Following its 2021-2022 “Pass the Baton” season, a year dedicated to finding a new maestro, the Salina Symphony has decided the son of a Polish violinist and an Israeli violin maker is the person for the job.
According to the Symphony, Yaniv Segal was chosen from among more than 100 applicants, five of whom presented a concert to the community during the 2021-2022 Pass the Baton search season, as its next music director.
The organization says the decision to engage Segal as music director came after an extensive search with input from the Salina Symphony Board, musicians, patrons, and community members. According to executive director Adrienne Allen, it was Segal’s ability to engage both the musicians and the community that set him apart. “Yaniv is a gifted conductor with a great deal of experience both on and off the podium,” she said. “The way he embraced the community during the search process was really impressive.”
Segal joins the Salina Symphony as only the third music director in the organization’s 67-year history. Planning will begin soon for the 2022-2023 concert season schedule.
“We are all incredibly excited to start the next chapter of the Salina Symphony and to continue to bring exceptional live symphonic music to the community,” said Board president Gabe Grant. “We are fortunate to have someone of Yaniv’s caliber help forge the future of the Salina Symphony organization.”
Segal looks forward to stepping into the artistic leadership role of the Salina Symphony organization. “I was immediately impressed by both the ability as well as the potential of the Salina Symphony,” he said. “I enjoyed working with the orchestra and appreciated their desire to achieve excellence. Additionally, I felt that the broad base of community support and strong administrative team set up an ideal environment for producing transformational artistic experiences. I cannot wait to get back to town and get to work on sharing our love of classical music!”
About Maestro Segal
Creative polymath Yaniv Segal has achieved critical success since childhood for his work as a conductor, composer, actor, and violinist. A rising star who is “redefining classical music” (Esquire Magazine), Yaniv is conductor laureate and artistic advisor of the Chelsea Symphony, a former assistant conductor of the Naples Philharmonic and Detroit Symphony Orchestra, and has assisted at the New York Philharmonic. With performances described as “enthusiastic, lively, and incisive” (Giornale di Sicilia) and “illuminating” (New York Times), Yaniv has collaborated with artists ranging from Yitzhak Perlman and Nadja Salerno-Sonnenberg to the Beach Boys and Chris Botti, and appeared with many orchestras worldwide including the Minnesota Orchestra, Kansai Philharmonic, Sinfonietta Cracovia, and Beethoven Academy Orchestra.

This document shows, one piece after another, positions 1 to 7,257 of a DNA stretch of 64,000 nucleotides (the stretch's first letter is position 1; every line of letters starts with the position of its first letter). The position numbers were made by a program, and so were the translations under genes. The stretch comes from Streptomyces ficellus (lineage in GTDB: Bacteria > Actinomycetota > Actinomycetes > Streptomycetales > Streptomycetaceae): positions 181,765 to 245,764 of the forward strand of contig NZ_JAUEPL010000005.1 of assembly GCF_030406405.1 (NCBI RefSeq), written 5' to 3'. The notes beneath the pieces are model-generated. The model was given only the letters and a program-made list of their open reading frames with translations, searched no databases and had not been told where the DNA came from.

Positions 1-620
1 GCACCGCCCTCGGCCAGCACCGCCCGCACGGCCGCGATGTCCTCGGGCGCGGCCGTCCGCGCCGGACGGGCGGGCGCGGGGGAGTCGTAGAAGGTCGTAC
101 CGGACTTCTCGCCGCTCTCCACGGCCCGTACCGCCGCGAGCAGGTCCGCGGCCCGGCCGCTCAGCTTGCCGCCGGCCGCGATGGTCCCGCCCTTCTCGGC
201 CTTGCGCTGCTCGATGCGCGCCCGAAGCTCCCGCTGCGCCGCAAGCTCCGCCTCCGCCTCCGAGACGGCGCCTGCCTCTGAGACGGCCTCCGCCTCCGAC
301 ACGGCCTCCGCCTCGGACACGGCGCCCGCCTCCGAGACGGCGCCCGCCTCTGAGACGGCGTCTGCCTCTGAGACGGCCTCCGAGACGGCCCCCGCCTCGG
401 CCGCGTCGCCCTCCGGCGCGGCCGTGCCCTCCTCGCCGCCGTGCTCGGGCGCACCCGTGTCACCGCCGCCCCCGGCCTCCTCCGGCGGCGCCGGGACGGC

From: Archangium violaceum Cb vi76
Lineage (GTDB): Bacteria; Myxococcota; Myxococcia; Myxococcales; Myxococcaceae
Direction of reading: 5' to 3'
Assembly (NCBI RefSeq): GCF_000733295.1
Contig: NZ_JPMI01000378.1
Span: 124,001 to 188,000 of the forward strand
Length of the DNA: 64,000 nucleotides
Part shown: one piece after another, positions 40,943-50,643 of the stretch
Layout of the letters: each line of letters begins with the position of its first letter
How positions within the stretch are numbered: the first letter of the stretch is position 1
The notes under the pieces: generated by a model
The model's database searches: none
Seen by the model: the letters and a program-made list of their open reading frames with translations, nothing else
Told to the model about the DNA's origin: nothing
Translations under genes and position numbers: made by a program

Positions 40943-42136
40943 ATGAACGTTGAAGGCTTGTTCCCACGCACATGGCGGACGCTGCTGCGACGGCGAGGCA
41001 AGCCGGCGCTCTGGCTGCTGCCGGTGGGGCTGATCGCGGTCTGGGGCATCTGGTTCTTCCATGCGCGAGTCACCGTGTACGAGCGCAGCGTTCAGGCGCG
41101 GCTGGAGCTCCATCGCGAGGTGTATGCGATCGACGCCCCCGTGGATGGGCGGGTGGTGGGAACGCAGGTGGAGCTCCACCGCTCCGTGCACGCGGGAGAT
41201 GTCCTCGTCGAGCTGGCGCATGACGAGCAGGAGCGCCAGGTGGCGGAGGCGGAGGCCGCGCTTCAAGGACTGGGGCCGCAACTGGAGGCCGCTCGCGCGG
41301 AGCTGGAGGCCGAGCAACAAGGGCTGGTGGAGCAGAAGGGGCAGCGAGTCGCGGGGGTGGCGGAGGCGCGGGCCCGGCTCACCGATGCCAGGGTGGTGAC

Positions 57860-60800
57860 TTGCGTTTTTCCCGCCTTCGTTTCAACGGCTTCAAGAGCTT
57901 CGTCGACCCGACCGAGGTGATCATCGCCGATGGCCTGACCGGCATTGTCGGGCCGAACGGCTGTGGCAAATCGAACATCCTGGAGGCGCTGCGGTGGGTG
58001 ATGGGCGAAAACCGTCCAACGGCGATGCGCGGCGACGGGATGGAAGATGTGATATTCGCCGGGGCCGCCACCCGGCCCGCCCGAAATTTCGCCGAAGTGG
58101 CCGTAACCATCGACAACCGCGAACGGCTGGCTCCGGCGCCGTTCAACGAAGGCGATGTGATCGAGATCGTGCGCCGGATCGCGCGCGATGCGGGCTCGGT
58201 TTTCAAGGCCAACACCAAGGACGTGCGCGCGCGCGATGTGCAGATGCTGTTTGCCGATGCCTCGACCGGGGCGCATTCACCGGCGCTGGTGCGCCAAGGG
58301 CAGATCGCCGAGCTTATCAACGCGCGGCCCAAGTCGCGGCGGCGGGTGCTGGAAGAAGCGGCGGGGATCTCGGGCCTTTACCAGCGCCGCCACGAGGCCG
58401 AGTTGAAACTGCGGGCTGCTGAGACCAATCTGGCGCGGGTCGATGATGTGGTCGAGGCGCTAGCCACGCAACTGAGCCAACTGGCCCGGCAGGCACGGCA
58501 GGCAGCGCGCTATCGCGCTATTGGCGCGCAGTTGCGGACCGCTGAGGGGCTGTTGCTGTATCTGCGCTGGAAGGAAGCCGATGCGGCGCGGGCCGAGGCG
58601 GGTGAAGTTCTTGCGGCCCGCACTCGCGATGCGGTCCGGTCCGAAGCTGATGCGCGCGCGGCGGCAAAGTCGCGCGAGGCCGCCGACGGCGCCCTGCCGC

In 2020, NAXOS released Yaniv’s Beethoven REimagined, a commercial recording made with the BBC National Orchestra of Wales. Called “exciting [and] outrageous” by the Times of London, the album presents contemporary music inspired by Beethoven arranged and written by Yaniv as well as composer/DJ Gabriel Prokofiev. Previous commercial releases include the works of David Chesky on Joy and Sorrow, and The Mice War—an opera that teaches the children about the folly of war and is available for streaming from Amazon.
Drawing on his experience as a music educator and father, Yaniv wrote The Harmony Games in 2018. It was commissioned by the Naples Philharmonic to introduce school-age children to the orchestra while connecting music and math; it has already been performed over fifty times. In the 2021-22 season, Yaniv’s works and arrangements were performed by the Reno Philharmonic, Ashland Symphony Orchestra, Grand Rapid Youth Symphony and Classical Orchestra, and the Norwalk Symphony.
Yaniv grew up in New York with a Polish mother—a violinist who was one of the first women in the New York Philharmonic—and an Israeli father—a luthier who made the instruments his family plays on. As a child, he sang at the Metropolitan Opera, then starred as Colin in the International Broadway Tour of The Secret Garden, and was “convincing” (New York Times) as Joe in Tom Stoppard’s Hapgood at Lincoln Center. He studied violin with Setsu Goto, and twice was a soloist with the Yonkers Philharmonic. Yaniv attended Vassar College and earned graduate degrees in conducting and composition at the University of Michigan with support from the Paul and Daisy Soros Fellowship for New Americans. He has also studied with Lorin Maazel and Kurt Masur, and continues to receive mentorship from international conductors Leonard Slatkin and Andrey Boreyko.
Segal lives in Ann Arbor, Michigan, with his wife—a scientist and physician—and two young sons.
The 2022-2023 season will open under Maestro Segal’s baton in October.